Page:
What Do You Think of These People?
There is a crisis going on in Northern Africa, one causing immeasurable violence in impoverished areas. The situation is intolerable even for the strongest of people, but the children are being hit the worst. If they stay, they face worse and worse fates, many likely to die. Thousands of children are forced to flee, and make their way across the Mediterranean to France, a nation with not just proximity but political investment in their home region. Boatloads of young children, wave after wave, wash up on the shore, hungry, desperate, frightened, and lost. It is a refugee crisis, but made up of the most innocent of the displaced.
The French, however, are pissed. Sure, they had a hand in what happened in that region, but these children are unwanted. They don’t give a crap about their plight, they don’t even care that they’re children. Thousands of French people, backed by millions throughout the country, mass at the shores and around the holding camps where the children are, yelling and screaming at the children. “Nobody wants you!” those in the crowd shout angrily at the kids. “Go back where you came from!” they spit. “They should come here legally,” protesters tell reporters. “These kids carry disease, and they expect us to pay for their needs,” one French patriotic group claims, distributing fliers vilifying the children. “They should go back to where they came from.” When reminded that such a return would likely result in their deaths, the protesters shrug. “Not our problem.” As buses filled with the young refugees drive out of holding centers, protesters surround the buses, beating on the side of the vehicle and shouting angrily. Some even go so far as to call it a literal “invasion” for which the military should be tasked to respond.
This, of course, is not happening in France. But reading the story, tell me: if it were, what would you think of these people?
More importantly, what would the people who are doing this now have thought if this were France doing it a year ago? Having helped create a crisis in a nearby developing country, to have waves of innocent children forced to flee for their lives… and then have the wealthy, comfortable first-world nation callously treat them like vermin and go ballistic at the thought that we might actually help them or something. No, let’s go out of our way and scream at them.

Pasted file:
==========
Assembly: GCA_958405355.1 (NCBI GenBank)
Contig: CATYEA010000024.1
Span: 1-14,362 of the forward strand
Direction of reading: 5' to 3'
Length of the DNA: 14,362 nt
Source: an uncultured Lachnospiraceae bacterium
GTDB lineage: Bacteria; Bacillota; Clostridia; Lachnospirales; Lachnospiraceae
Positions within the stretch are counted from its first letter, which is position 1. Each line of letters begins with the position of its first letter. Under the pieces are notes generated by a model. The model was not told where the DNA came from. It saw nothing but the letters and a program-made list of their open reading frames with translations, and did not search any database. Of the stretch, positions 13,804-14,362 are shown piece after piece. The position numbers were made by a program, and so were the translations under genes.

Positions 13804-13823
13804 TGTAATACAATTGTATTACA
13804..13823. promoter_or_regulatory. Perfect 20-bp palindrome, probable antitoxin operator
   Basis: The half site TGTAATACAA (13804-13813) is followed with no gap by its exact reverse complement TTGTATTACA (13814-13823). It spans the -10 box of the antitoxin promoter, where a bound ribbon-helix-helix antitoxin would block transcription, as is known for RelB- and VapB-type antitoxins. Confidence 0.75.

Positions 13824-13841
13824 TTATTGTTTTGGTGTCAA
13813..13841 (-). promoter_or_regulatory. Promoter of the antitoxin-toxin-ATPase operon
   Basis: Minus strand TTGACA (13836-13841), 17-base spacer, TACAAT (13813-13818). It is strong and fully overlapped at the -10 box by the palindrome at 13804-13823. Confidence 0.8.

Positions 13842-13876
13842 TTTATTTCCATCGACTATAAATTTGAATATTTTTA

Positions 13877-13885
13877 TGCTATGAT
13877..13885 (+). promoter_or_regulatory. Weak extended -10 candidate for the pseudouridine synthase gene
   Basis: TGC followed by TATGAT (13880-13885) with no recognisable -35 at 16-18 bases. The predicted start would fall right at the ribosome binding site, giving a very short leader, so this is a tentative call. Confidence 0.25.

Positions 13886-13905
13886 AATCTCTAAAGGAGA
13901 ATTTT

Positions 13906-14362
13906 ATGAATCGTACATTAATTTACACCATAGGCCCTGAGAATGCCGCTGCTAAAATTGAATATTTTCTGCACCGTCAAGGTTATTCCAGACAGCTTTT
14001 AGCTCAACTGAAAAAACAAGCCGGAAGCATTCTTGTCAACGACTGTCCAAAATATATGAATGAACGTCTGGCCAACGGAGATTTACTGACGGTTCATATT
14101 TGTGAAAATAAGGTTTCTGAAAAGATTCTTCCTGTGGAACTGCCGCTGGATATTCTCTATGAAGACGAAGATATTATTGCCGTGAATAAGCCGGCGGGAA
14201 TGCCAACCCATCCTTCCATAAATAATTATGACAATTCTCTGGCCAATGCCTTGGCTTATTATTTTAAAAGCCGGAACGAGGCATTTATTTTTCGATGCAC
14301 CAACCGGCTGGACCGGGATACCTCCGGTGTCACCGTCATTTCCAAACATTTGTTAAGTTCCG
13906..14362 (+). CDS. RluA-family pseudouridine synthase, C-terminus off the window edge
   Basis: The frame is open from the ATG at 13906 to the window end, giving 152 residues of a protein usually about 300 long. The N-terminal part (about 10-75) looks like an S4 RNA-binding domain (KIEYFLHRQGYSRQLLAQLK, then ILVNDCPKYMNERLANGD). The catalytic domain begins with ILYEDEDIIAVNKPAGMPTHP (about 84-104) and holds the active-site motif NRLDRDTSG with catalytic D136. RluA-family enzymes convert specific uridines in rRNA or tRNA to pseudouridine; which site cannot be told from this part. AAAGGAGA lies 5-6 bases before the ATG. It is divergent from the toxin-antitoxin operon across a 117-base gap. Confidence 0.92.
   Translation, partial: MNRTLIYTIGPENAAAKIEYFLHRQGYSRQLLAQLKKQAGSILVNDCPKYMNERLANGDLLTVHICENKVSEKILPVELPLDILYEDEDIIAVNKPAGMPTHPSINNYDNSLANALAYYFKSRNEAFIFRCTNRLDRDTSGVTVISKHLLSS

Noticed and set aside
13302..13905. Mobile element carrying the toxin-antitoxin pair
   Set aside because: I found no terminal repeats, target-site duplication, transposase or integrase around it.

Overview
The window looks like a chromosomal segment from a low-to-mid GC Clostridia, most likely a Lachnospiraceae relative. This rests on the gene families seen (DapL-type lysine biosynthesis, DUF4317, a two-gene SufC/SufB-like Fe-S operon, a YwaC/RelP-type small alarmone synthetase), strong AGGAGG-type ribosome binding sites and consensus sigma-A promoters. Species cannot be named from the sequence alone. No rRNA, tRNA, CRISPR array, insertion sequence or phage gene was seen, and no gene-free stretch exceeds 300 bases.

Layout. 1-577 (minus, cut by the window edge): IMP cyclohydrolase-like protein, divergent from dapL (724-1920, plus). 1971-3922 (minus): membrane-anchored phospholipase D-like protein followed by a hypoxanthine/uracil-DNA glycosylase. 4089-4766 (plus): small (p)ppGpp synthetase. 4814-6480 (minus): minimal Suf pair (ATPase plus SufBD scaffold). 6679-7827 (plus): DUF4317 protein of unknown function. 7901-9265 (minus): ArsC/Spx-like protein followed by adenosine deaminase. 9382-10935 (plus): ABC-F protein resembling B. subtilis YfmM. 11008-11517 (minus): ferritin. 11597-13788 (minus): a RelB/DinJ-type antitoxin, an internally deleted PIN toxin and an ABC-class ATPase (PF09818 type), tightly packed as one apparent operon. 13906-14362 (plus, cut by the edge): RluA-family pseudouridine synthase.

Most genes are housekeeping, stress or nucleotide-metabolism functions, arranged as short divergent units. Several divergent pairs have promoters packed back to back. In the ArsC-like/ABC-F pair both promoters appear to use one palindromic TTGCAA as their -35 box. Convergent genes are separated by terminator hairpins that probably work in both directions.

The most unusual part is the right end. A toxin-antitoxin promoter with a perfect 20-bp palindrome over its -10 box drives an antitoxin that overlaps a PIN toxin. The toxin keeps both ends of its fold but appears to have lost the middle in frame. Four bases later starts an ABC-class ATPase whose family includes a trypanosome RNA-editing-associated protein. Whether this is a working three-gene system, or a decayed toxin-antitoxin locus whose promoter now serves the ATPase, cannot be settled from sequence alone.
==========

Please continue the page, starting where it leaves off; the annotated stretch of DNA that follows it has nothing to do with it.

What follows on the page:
And send them back to the slaughter.
I think that even these wingnuts would have been taken aback at that—had another country done it. But us? No, that’s perfectly justified.
The idea of looking at things from a different perspective works with immigration in a more general sense as well:
Imagine you are married with two kids. The country hits really hard times, akin to the Great Depression of the 30′s (we almost went there a few years ago, remember). You lose your job, your house, almost all of your possessions. No work is available, though you would take any job and are constantly looking. You are reduced to living in a shack in a filthy part of town. Your kids frequently border on starvation, gravely need basic medical care. You are desperate.
Then a well-off family in a gated community tells you they will hire you to clean their house. It’s for way less than minimum wage, but you are way past that by now. Anything is better than going without food. But in that gated community, they voted in rules to disallow such hires—only approved cleaning services. The problem is, those services charge a lot, and this family would rather hire you for cheap—so they’ll bend the rules for their own sake.
However, because of these rules they supported and passed, they demand that you sneak through the hedges in the park near the creek in the back area of the community. If you’re caught, they’ll deny knowing you, and you could go to jail for trespassing. It’s degrading, not to mention a pain to do this at 5 a.m., but you have no choice. You do what they demand.
Later, reports come in that grungy-looking people have been spotted in the community. The neighborhood is outraged, fearing for their safety and worried about property values dropping. “These people just steal things, use drugs, and are violent,” the refrain goes—and the people who hired you echo these complaints. Worse, they scream at you because the landscaper is charging extra because of lawn damage in the private park—something you can’t help because the only way in is across that field right after it has been watered. But your employers blame you for it anyway.
What would you think of people like this? Because the gated community asshats are pretty much who we are.
We hear all the time about illegal aliens causing all these problems. How come we never hear about illegal employers? Because they’re far more at fault. You think the immigrants are the ones causing Americans not to be hired? You think the immigrants are the ones making off with the loot? You think they would not rather come into the country legally? No, they don’t want these things—but they have no choice. We have the choice—but instead of doing the right and responsible thing, we do it the screwed-up way.
You know how often illegal employers are caught or penalized? Almost never. And the “penalties” are a joke—usually a pittance, and then negotiated downward from there.
The immigrants are not the problem. Not by a long shot.